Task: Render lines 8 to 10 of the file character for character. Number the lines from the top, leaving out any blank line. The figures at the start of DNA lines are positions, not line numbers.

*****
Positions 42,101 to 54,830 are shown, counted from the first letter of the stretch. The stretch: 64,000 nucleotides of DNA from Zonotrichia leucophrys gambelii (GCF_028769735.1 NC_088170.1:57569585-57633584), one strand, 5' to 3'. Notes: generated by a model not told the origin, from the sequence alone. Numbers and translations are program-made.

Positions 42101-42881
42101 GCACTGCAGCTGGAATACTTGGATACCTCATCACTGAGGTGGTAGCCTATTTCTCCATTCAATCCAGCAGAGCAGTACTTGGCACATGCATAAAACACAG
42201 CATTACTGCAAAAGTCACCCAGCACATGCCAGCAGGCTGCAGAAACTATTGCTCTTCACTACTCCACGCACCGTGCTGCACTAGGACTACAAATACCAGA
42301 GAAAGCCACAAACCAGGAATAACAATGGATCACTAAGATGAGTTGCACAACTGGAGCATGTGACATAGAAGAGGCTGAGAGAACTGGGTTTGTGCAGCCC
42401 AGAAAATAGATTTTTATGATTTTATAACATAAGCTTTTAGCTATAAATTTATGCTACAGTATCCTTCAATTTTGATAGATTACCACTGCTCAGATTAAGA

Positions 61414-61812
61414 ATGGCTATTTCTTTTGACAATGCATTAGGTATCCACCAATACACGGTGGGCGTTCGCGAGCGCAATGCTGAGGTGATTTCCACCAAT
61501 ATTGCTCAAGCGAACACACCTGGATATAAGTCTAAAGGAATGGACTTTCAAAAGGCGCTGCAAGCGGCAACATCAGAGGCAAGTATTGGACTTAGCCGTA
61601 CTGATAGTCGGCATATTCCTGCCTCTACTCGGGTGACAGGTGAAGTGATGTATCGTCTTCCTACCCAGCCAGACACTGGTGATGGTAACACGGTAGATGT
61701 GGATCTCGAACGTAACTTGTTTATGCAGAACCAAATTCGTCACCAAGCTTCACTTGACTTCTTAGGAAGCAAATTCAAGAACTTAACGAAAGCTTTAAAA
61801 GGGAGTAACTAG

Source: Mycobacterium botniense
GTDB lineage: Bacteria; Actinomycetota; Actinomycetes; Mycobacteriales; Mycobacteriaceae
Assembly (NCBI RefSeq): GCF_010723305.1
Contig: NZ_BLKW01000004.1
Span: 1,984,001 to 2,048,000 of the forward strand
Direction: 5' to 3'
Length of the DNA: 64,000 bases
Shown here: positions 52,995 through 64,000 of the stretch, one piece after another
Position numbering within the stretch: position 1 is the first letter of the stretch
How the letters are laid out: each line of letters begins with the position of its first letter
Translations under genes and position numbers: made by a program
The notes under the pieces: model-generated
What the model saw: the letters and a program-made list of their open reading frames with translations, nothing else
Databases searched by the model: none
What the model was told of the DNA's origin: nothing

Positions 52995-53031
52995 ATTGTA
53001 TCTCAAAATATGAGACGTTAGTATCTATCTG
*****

61414 ATGGCTATTTCTTTTGACAATGCATTAGGTATCCACCAATACACGGTGGGCGTTCGCGAGCGCAATGCTGAGGTGATTTCCACCAAT
61501 ATTGCTCAAGCGAACACACCTGGATATAAGTCTAAAGGAATGGACTTTCAAAAGGCGCTGCAAGCGGCAACATCAGAGGCAAGTATTGGACTTAGCCGTA
61601 CTGATAGTCGGCATATTCCTGCCTCTACTCGGGTGACAGGTGAAGTGATGTATCGTCTTCCTACCCAGCCAGACACTGGTGATGGTAACACGGTAGATGT